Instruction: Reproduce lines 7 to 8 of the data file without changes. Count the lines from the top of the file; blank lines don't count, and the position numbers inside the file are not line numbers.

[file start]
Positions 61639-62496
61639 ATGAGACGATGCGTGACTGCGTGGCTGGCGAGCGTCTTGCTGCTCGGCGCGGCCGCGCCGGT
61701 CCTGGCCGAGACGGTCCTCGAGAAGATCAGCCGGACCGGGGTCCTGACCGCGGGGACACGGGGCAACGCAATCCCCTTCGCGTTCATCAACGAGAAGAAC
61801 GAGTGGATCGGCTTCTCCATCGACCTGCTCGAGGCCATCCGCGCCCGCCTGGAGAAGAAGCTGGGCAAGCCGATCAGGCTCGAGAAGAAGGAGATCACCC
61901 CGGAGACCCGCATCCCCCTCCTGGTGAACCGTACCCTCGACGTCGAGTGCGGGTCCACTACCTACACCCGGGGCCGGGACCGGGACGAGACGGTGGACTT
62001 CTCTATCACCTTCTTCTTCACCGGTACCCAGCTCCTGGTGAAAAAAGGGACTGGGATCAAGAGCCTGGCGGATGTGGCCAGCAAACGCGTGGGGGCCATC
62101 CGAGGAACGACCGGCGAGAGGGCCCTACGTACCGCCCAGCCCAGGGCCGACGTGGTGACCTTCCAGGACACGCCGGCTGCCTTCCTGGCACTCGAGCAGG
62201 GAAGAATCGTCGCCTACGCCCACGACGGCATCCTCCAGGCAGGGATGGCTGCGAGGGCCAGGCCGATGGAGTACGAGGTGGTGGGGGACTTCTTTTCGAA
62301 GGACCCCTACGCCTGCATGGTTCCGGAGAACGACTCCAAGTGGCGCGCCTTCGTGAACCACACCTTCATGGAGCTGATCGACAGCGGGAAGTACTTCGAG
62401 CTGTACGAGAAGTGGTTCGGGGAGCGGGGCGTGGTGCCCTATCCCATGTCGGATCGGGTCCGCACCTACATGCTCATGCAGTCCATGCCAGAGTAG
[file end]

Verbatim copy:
62101 CGAGGAACGACCGGCGAGAGGGCCCTACGTACCGCCCAGCCCAGGGCCGACGTGGTGACCTTCCAGGACACGCCGGCTGCCTTCCTGGCACTCGAGCAGG
62201 GAAGAATCGTCGCCTACGCCCACGACGGCATCCTCCAGGCAGGGATGGCTGCGAGGGCCAGGCCGATGGAGTACGAGGTGGTGGGGGACTTCTTTTCGAA